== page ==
The third studio album from this UK indie folk ensemble preserves the band’s best qualities.
Very few bands can stay this true to their core sound and still actually sound good after three albums. But the warm, remarkably harmonized vocals and the all-around complementary arrangements of this UK outfit have proven effective once more. Feels, Feathers, Bog and Bees revisits many of the original Low Low Low La La La Love Love Love constructs, while they also try and add a new overall feel to their music.
The record sets off with "Document 19", a truly epic opener that showcases the band’s go-to resources: layered vocals and simple arrangements that gradually build on top of each other for a powerful climax. Although it definitely works on its own, the track, much more akin to those grand closers we find at the end of most albums, marks an intense pace that isn’t exactly matched by the songs that follow.
The more mellow “Blackbird 1” is the first in a series of “Blackbirds”. The real standout of the three is “Blackbird 2”, which curiously comes well after “Blackbird 3”. “Blackbird 2” benefits from being the most stripped-down song on Feels, Feathers, Bog and Bees. It’s nothing more than naked vocals and simple instrumentation, yet the result is truly moving.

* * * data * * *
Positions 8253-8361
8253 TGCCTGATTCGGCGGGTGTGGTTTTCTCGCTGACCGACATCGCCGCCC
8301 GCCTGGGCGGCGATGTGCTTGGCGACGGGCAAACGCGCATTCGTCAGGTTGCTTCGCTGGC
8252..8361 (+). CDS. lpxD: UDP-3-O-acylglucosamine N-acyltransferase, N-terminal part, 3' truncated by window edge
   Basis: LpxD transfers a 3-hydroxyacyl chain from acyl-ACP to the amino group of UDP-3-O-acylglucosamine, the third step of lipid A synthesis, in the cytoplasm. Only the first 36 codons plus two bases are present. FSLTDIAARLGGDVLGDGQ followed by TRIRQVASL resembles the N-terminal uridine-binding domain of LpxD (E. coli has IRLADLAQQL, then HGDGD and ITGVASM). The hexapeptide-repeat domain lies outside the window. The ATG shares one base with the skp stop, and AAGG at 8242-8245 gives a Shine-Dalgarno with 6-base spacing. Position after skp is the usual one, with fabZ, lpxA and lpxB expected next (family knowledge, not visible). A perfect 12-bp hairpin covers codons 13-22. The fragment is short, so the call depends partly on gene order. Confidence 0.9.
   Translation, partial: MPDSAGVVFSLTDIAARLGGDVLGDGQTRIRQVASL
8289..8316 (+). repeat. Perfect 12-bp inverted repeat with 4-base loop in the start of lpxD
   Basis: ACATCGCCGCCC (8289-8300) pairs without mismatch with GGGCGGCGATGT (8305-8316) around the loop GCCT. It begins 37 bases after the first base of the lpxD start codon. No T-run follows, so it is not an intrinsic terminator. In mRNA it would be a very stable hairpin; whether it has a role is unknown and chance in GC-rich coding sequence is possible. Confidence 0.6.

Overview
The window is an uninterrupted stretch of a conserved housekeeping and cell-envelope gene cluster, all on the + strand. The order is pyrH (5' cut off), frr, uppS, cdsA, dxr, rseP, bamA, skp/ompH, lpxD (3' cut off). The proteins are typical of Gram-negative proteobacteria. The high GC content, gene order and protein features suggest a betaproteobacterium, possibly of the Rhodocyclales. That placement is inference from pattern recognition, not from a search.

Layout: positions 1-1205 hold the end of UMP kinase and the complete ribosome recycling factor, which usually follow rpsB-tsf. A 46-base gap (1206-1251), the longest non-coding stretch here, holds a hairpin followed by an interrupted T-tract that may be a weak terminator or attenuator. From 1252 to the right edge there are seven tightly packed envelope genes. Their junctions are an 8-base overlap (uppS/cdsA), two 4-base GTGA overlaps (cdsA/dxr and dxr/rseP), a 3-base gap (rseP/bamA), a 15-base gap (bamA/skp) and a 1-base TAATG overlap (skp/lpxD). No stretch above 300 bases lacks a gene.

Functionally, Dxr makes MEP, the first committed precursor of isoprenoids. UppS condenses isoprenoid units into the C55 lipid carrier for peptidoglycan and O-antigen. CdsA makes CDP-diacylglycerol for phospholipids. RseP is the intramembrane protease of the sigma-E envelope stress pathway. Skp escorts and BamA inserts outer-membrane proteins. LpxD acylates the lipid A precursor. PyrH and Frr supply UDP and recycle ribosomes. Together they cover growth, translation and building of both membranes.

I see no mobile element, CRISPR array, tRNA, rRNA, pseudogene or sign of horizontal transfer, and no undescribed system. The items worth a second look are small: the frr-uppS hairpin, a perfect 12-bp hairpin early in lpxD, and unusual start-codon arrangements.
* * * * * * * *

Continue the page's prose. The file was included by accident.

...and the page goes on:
Kelly Dyson, Ellis Dyson, Chris Robinson, and Hugo Edwardes create music that is seldom heard coming from British bands, something close to progressive pop and upbeat folk that is very much their own. The quartet conjures up an unlikely mix of instruments and textures throughout the album, using guitars, banjos, and a wide range of wind instruments and percussion. All in all, it makes the trip much more interesting, especially on tracks like “Air” and “Clear the Throat” that would otherwise go unnoticed.
Low La Love’s strong suit continues to be the mysticism achieved by the vocal arrangements. Singer and lyricist Kelly Dyson leads the band through gems like “Where’re You Goin” and the very uplifting “Bored of the Stood Life”. The vocals stand out both melodically and harmonically, and the result is truly emotional tracks. “Flower in the Mind” is another keeper. Thanks to songs like this one, we realize that this album is best experienced through a good set of earphones. The production is worth taking a closer listen to, and there are an infinite number of details in the sound that reflect the musicians’ potential.
Feels, Feathers, Bog and Bees is a very coherent effort. The biggest downside is that somewhere past the middle of the album, it all starts sounding a little too familiar. The consequence? The beautiful details amidst the routine construction risk becoming background music on more than one occasion.
If Feels, Feathers, Bog and Bees were Low La Love’s first album, we would probably be buzzing about their sound. In context, Low La Love doesn’t reach, or clearly aspire to, new heights, or basically anything greater than what the band had already achieved the first two times around.